To analyze the distribution of Ni/Co transporters, we used several well-characterized Ni/Co transport proteins (e.g., NikABCDE from E. coli, YntABCDE and NiCoT from Y. pseudotuberculosis, CbiMNQO from S. typhimurium and HupE from Rhizobium leguminosarum) and previously predicted Co transporters [31, 40] as initial seed sequences to search for homologous sequences in different organisms via TBLASTN  with an e-value < 0.1. Additional homologs were further identified using iterative TBLASTN searches. In parallel, three cycles of PSI-BLAST with default parameters were used for the identification of distant homologs. Orthologous proteins were defined using the conserved domain (COG/Pfam/CDD) database and bidirectional best hits . Considering that NikABCDE transporters have significant similarity to the ABC-type dipeptide and oligopeptide import systems , we also utilized the residues that were proposed to bind Ni in E. coli NikA as major discriminators. Residues involved in Ni binding are not well characterized and conflicting results have been reported in the literature. Cherrier et al. suggested that NikA binds Ni chelated by a small organic molecule, such as butane-1,2,4-tricarboxylate (BTC), and that some residues, including Tyr402, Arg137, Arg97 and His416, form a binding site that is involved in the BTC-Ni-NikA interaction . On the other hand, Addy and coworkers showed that Ni may bind E. coli NikA without chelators and is bound to two histidine residues (His56 and His442, although not conserved in other NikA proteins) at a position distant from the previously characterized binding site . Here, the presence of the majority of these residues was used to help predict NikA proteins. In each transporter family, subgroups specific for Ni or Co were identified based on either previous reports or gene neighborhoods (i.e., if a transporter gene in a certain organism was located adjacent to genes encoding Ni-dependent enzymes, NikR or B12 biosynthesis proteins, it was considered as a predicted Ni- or Co-specific transporter). Other members of detected transporter families were considered as proteins with unassigned function. It is difficult to selectively identify B12 transporter BtuFCD among other highly similar transport systems (such as iron/heme or siderophore transporters), although previous approaches, based on B12 element regulation, were utilized for the identification of BtuFCD in some bacteria . Therefore, in this study, we only examined the presence of BtuFCD (or BtuBFCD in gram-negative bacteria) homologs in sequenced organisms for the possibility that the potential B12 uptake system is present when we could not detect B12 biosynthesis pathway. Orthologs of NikR were identified using a similar approach. Occurrence of B12 biosynthesis was verified by the presence of most of the key components involved in B12 biosynthetic pathway: CobE, CobF, CobG, CobM, CobN, CobS, CobT, CobW, CbiD, CbiG, CbiK and CbiX [31, 80–83].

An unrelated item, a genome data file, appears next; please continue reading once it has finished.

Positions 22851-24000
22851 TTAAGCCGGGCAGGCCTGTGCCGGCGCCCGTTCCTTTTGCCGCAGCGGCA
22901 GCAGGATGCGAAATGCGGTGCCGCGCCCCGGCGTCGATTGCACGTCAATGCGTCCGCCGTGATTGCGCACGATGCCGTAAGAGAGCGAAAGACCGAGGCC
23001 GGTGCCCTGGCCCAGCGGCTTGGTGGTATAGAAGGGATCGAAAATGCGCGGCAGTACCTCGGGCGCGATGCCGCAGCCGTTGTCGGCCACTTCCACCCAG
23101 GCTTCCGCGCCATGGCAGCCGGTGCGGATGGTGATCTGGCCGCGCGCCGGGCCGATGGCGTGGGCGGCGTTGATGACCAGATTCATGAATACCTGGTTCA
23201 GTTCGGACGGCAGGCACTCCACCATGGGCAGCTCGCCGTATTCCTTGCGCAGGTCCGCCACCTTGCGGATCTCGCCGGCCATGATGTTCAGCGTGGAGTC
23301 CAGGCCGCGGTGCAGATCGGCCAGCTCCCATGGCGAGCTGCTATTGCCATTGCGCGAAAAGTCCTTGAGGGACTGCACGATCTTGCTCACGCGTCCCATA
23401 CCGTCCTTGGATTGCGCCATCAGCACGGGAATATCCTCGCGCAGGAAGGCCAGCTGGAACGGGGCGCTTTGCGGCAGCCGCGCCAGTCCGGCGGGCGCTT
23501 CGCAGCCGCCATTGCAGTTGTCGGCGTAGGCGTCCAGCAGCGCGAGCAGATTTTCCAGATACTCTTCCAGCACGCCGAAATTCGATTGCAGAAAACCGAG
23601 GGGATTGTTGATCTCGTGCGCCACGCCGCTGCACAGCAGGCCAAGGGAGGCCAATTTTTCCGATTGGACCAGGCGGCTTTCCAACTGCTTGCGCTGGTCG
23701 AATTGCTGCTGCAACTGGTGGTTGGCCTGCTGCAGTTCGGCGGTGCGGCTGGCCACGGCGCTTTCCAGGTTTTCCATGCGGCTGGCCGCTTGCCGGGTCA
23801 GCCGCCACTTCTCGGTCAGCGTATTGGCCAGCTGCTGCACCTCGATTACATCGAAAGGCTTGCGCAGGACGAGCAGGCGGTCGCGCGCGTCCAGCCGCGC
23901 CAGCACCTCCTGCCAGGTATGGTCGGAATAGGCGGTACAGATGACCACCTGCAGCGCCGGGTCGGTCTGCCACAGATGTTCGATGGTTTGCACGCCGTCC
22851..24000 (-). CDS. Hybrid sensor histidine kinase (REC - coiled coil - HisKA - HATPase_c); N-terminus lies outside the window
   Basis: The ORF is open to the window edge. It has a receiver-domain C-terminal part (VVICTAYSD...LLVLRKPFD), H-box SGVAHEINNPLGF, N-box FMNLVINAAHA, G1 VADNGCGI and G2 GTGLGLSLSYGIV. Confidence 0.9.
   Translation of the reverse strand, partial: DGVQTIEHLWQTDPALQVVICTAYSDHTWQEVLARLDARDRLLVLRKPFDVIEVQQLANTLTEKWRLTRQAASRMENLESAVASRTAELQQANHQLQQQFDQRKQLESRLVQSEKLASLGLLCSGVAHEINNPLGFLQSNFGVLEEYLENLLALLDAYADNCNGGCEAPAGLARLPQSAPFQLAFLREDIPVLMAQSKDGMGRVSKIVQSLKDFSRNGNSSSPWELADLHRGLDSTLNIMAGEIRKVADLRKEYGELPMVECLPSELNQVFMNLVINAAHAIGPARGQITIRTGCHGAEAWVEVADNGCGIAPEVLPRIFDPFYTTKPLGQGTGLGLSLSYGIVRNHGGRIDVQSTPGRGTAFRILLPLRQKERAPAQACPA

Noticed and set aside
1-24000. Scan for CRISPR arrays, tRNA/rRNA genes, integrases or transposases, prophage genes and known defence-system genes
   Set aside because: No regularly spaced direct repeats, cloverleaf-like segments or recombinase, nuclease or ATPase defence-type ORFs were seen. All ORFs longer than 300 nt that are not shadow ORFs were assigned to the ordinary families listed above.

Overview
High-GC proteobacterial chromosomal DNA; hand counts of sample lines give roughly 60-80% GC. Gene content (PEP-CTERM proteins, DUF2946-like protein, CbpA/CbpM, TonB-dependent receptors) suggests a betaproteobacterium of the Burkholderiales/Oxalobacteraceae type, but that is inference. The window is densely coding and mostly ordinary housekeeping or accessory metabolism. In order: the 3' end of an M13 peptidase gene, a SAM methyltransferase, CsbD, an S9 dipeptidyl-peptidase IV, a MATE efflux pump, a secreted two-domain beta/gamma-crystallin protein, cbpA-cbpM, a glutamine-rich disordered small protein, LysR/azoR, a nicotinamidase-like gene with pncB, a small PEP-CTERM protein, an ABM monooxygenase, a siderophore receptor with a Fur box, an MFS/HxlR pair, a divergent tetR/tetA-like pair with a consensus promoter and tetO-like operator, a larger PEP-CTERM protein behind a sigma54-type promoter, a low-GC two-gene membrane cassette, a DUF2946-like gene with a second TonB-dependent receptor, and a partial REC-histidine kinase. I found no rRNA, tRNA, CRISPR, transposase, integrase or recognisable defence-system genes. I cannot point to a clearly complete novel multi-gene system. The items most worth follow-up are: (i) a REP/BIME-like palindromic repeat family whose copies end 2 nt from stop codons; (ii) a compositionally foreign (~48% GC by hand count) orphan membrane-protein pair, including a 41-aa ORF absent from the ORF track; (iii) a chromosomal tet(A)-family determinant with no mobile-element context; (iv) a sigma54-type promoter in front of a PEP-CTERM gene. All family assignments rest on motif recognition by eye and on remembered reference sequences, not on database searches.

Members of known Ni-dependent protein families were also identified. In this study, Ni-dependent proteins refer to strictly Ni-binding proteins that utilize Ni as a cofactor. We excluded proteins, which may bind other metals in different organisms, such as GlxI for which the contributor to shifts in metal activation is not clear . Conservation of Ni-binding ligands was also analyzed for each Ni-dependent protein and those lacking most of the ligands were discarded. Similarly, in this study, we only considered B12-dependent enzymes as Co-dependent proteins because of the unspecificity of metal utilization, and limited distribution and information on non-corrin Co-binding enzymes. In addition, many B12-dependent proteins contain multiple domains, some of which are B12-independent. Therefore, only B12-binding domain-containing proteins (most contain a conserved DXHXXG motif within the B12-binding region ) were viewed as B12-dependent users. A complete list of query proteins is shown [see Additional files 1, 2, 3]. The presence of Ni/Co utilization trait was then verified by the requirement for occurrence of at least one predicted Ni/Co-specific transporter, or B12 biosynthesis trait, or at least one Ni/Co-dependent enzyme. Protein sequences for transporters and users collected in this study are provided [see Additional files 26 and 27].